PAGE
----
Before reaching the main issues of this appeal, there are several collateral issues which warrant our consideration. The petitioner-appellee, Heirens, argues that there is no jurisdiction to entertain the respondents' attempt to relitigate matters resolved in the Magistrate's "final" order of July 15, 1982, from which the respondents did not appeal. Our jurisdiction in this case is based on 28 U.S.C. Sec. 1291 which grants federal appellate courts jurisdiction over appeals from all final decisions of United States district courts, and on 28 U.S.C. Sec. 2253 which provides that the final order in a habeas proceeding is subject to review by the court of appeals for the circuit where the proceeding took place. We hold that the petitioner's contention is without merit since, as the respondents point out, the July 15, 1982 order is not the order that directed Heirens' release from custody and did not terminate the litigation between the parties.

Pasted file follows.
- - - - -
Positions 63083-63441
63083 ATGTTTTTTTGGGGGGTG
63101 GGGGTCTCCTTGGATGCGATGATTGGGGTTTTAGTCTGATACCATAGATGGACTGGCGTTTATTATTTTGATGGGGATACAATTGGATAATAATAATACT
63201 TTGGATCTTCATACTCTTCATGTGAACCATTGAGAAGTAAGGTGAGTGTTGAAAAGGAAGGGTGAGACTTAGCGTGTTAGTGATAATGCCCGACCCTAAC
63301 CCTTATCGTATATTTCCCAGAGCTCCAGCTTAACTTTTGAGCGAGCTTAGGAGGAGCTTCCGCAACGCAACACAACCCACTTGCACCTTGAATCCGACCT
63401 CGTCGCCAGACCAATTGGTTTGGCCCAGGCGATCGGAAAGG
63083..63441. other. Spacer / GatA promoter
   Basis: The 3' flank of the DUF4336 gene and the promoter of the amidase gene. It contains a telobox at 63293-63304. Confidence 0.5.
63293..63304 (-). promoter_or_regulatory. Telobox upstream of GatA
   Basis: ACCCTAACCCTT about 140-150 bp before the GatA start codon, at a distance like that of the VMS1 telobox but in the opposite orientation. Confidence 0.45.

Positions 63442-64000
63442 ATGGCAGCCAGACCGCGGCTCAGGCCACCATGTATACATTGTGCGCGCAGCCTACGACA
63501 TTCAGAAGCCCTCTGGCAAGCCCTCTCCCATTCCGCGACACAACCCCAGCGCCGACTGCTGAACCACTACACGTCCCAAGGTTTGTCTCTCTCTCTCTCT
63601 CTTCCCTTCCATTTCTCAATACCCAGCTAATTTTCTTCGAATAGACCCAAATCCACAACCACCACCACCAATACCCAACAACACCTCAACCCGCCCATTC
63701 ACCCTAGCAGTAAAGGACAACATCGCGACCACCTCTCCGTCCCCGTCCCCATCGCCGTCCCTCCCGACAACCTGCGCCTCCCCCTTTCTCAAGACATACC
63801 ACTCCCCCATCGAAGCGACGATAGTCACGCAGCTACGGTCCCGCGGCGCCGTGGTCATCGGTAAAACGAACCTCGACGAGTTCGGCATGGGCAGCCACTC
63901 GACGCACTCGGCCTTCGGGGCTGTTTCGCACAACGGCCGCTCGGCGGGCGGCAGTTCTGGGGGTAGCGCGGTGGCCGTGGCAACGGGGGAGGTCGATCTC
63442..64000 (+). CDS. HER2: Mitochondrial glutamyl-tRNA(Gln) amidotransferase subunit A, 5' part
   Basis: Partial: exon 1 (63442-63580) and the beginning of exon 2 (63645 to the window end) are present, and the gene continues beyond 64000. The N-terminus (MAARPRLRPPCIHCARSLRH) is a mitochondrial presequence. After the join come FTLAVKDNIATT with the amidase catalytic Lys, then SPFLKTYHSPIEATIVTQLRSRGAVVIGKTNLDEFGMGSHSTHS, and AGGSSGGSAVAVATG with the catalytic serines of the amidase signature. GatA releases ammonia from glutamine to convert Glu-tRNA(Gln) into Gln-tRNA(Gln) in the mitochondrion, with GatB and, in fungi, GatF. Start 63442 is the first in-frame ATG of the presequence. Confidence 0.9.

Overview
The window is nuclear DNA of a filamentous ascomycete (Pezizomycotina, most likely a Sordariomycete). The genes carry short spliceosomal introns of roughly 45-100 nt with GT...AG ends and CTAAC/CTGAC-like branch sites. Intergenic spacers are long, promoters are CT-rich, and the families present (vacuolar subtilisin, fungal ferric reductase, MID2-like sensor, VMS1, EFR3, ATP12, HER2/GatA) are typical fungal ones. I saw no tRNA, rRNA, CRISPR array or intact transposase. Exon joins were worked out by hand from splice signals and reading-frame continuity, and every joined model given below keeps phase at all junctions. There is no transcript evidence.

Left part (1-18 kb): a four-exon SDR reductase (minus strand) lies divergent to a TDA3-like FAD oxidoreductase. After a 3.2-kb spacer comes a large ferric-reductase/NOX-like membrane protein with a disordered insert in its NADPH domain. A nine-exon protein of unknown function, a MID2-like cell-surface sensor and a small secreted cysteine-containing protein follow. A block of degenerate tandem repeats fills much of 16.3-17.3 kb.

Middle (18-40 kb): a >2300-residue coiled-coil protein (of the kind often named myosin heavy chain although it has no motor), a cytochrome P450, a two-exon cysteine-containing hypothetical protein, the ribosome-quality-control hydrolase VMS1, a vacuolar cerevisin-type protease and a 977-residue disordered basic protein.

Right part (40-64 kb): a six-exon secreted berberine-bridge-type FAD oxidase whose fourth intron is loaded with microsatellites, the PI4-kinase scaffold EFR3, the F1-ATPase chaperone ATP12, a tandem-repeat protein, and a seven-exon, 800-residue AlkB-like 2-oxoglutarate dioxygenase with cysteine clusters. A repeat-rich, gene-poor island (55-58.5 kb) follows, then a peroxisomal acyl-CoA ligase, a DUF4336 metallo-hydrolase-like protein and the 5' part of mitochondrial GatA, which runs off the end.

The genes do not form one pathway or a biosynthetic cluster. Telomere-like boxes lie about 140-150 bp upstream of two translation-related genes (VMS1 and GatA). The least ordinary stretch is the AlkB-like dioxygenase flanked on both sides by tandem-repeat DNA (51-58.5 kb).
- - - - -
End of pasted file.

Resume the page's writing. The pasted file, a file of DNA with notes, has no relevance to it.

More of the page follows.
"A 'final decision' generally is one which ends the litigation on the merits and leaves nothing for the court to do but execute the judgment." Catlin v. United States, 324 U.S. 229, 233, 65 S.Ct. 631, 633, 89 L.Ed. 911 (1945). "A final judgment in a habeas corpus case either denies the petition or orders the petitioner released at a specified time." United States ex rel. Burton v. Greer, 643 F.2d 466, 469 (7th Cir.), cert. denied, 454 U.S. 851, 102 S.Ct. 293, 70 L.Ed.2d 142 (1981). As in Burton, the July 15, 1982 order in the present case neither terminated the litigation on the merits nor ordered the release of Heirens. Instead, it simply ordered the Parole Board to provide Heirens with a new parole hearing within 30 days. It specifically recognized that the decision whether or not to grant parole was "delegated solely" to the Board. The Magistrate merely directed the Board "to avoid utilizing the [general deterrence] criteria prohibited by the Welsh decision" and "to provide a sufficiently detailed statement of the 'essential facts' relied upon by the Board" in making its parole determination. While the Magistrate called his decision a "final order," it did not end the litigation between the parties. Rather, it appears to contemplate further proceedings since the July 15, 1982 order is couched in terms of "guidelines" to be used by the Board "upon remand" in making its parole decision. Furthermore, while the Magistrate stated that the petition was granted, release was not ordered; instead, the July 15, 1982 decision merely ordered a new parole hearing: